Whether you prefer to contribute financially or volunteer your time, be mindful of the impact you’re having. Websites like GiveWell.org and Charity Navigator are free tools for evaluating non-profit organizations based on the information they disclose about how they distribute funds and use resources.

Do a little homework and follow your heart, and you will make a difference in your own life as well as the lives of those in need.

 

What if?

Photo Credit: Emily Long

Frank had sent all of us an Evite save-the-date over a year ago to mark our calendars for when he’d be running the Boston Marathon.  There was no question in my mind as to whether or not I’d be there to cheer him on from the sidelines.  After all, the Chicago Marathon we’d done “together” (I say that loosely since he finished nearly 3 hours ahead of me) had been his qualifying race.

Since the Boston Marathon is a straight shot from west to east and the T (Boston’s metro system) that day was painfully slow, we’d only be able to catch Frank once during the race.  Knowing that mile 21(aka the “Golden Mile,” “Heartbreak hill” and where you can witness Boston College kids stumbling around before 11am) might be when he hit the proverbial marathon wall, he asked us to hang out there to hand off a fresh water bottle and exchange some high-fives.  Then we’d try to beat him to the finish line to welcome him home.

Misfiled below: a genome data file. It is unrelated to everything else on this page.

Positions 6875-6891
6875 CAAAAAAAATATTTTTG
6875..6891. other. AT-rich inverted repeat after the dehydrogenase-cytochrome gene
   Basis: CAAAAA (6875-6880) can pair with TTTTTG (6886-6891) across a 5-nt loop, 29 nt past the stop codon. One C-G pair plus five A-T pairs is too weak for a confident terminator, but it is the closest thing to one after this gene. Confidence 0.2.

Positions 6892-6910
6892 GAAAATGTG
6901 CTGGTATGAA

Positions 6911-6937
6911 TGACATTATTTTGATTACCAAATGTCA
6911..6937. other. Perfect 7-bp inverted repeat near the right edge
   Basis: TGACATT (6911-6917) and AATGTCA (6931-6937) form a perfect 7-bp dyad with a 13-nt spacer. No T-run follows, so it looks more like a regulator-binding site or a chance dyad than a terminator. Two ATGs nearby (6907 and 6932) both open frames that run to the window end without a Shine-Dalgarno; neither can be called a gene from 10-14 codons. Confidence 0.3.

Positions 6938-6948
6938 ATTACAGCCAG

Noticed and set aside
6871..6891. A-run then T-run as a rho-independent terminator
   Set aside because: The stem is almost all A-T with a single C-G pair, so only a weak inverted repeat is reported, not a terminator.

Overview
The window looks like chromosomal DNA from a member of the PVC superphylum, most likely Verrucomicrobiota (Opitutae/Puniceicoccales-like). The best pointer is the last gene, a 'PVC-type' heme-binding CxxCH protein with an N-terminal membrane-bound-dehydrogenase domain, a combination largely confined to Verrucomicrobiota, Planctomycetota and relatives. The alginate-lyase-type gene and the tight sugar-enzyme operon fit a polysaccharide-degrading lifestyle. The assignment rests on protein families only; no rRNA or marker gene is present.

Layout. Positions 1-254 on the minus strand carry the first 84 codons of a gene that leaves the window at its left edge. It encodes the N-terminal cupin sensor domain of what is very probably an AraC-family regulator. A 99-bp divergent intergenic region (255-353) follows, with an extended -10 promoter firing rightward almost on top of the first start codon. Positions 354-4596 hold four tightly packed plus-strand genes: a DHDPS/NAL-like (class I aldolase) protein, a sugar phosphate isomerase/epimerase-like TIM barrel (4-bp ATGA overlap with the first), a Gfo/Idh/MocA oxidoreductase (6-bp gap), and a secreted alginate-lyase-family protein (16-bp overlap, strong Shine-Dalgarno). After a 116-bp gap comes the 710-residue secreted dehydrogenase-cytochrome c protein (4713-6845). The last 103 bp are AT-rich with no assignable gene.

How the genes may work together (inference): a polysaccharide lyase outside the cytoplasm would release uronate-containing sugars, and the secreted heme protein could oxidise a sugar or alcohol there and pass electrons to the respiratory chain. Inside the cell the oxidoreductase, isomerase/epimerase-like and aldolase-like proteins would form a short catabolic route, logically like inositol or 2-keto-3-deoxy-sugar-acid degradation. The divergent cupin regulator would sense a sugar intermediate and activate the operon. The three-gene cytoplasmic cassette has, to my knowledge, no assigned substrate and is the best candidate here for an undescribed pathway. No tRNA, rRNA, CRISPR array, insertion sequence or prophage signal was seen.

The marathon overall is an incredible celebration.  Since we claimed our spots on the early side we were able to catch the inspirational wheelchair racers flying by and the elite women who jetted by just a few minutes before the elite men came chasing after them.  Then came the hordes of Boston Marathoners – the best of the best being that the 18-34 year-old qualifying time is 3 hours 5 minutes for men and 3 hours 35 minutes for women.  It was crazy to think that these folks running 7:20-minute miles were just kind of your average runner.